Man, 39, sentenced in slaying Victim's family objects in court to 12-year term.

November 05, 1991|By Raymond L. Sanchez | Raymond L. Sanchez,Evening Sun Staff

One morning last winter, Charles Wright lost his life over 50 cents.

Wright, 38, was accused of snatching two quarters another man had put down to reserve a pool table at the Nite Owl bar. Then he was fatally stabbed in a fight outside the bar located in the 3600 block of Woodland Ave.

"To kill man for two quarters I think is beyond words," Wright's brother, Clinton, told Baltimore Circuit Judge Elsbeth Levy Bothe.

Edward A. Moss Jr. accepted a plea bargain and yesterday was sentenced to 12 years in prison for the Jan. 26 stabbing. The 39-year-old defendant pleaded guilty to a count of manslaughter and carrying a deadly weapon.

"I'm sorry," Moss said before sentencing.

In court, the victim's relatives denounced the plea bargain as a "slap on the wrist" and said Wright's was a case of premeditated murder.

"It's a shame that you can kill somebody for two quarters and you slap them on the wrist," Clinton Wright told the judge and walked away.

The violence erupted during a night of heavy drinking by Moss and Wright, said prosecutor Richard D. Lawlor. There was a "heated argument" between the two men after the disappearance of 50 cents Moss had put down on a pool table. Moss accused Wright of taking the money.

Lawlor said another man intervened, handing Moss 50 cents. The man said, "This is crazy," according to the prosecutor. "There's no reason to argue over this."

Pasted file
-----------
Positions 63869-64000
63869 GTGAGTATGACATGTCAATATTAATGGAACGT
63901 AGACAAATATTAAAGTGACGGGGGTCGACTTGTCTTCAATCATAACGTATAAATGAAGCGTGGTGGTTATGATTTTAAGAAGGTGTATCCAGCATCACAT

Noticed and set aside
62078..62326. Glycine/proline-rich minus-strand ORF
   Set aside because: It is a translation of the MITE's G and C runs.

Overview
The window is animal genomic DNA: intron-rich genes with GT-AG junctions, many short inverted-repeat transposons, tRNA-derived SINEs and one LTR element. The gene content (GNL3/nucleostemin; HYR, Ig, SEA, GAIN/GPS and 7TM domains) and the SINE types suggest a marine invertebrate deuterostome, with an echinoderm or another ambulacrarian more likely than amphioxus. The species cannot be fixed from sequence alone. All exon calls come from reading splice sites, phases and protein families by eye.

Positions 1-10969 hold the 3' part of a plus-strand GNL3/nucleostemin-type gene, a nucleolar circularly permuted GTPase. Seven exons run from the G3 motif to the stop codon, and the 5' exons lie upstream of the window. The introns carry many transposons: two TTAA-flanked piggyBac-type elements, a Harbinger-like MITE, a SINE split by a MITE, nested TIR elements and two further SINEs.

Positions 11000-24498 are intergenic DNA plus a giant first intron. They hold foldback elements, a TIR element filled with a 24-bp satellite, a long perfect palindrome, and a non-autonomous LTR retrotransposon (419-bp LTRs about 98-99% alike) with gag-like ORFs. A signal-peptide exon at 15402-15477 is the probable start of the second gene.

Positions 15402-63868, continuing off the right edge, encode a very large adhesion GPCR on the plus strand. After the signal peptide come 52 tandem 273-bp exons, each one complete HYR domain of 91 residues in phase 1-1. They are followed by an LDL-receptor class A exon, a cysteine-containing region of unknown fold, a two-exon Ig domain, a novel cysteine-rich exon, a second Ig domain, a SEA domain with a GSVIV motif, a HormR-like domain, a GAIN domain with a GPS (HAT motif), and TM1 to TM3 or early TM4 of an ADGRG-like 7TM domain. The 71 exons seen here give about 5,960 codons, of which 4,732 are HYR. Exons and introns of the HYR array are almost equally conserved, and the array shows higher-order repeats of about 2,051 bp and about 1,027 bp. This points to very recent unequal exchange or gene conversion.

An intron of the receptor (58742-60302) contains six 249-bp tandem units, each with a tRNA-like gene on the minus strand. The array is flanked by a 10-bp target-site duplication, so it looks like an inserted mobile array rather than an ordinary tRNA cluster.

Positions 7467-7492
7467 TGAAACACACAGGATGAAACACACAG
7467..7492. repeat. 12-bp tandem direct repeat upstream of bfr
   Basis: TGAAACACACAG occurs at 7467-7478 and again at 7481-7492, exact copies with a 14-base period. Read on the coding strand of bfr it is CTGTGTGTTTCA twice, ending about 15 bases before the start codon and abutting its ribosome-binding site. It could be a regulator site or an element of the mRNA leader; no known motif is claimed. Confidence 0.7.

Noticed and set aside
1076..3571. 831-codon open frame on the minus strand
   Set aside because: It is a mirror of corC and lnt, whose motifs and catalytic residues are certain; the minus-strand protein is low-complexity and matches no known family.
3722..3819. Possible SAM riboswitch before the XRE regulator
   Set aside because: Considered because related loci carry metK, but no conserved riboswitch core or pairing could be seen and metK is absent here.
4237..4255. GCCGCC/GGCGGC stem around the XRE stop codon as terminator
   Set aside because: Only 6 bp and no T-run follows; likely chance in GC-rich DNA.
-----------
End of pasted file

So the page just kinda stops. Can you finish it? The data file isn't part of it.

But Moss left the bar, returned later with a knife and confronted Wright outside about 1:30 a.m., Lawlor said. A witness told police that Moss twice told Wright, "Get out of my face," then struck at Wright's chest before fleeing on foot.

The knife perforated Wright's heart and one of his lungs. He was later pronounced dead at Sinai Hospital. The weapon was never recovered.

Under the plea agreement, Moss was sentenced to the 10-year maximum for manslaughter and a consecutive two-year term on the weapons charge. Lawlor said the sentence is the same as the bottom of the sentencing guidelines for second-degree murder.

Wright's relatives called the killing premeditated murder. "If he left the bar to get a knife isn't that premeditated murder?" Maria ++ Wright, the victim's sister, asked the judge.

"There is an indication of premeditation, but it is not conclusive," he said. And the prosecutor said Moss had no record of violent crimes, while Wright had been arrested for assault.

The violence was sparked more by heavy drinking and a Baltimore brand of machismo than by the alleged theft of 50 cents, Lawlor said.

"Perhaps the 50 cents was the lighting of the match, but the alcohol and the need to save face in front of one's peers provided the gas so that when the match was lit there was an explosion," Lawlor said.

Wright, of the 7200 block of McClean Blvd., was married and had two daughters, his brother said. He worked as a painter.

"Life is so cheap, you know," said Clinton Wright, a 44-year-old city employee. "I took out a loan from a credit union to bury him. Twelve years hardly seems like enough time. My brother's life was snubbed out. They just shut the case and got on with the next one."

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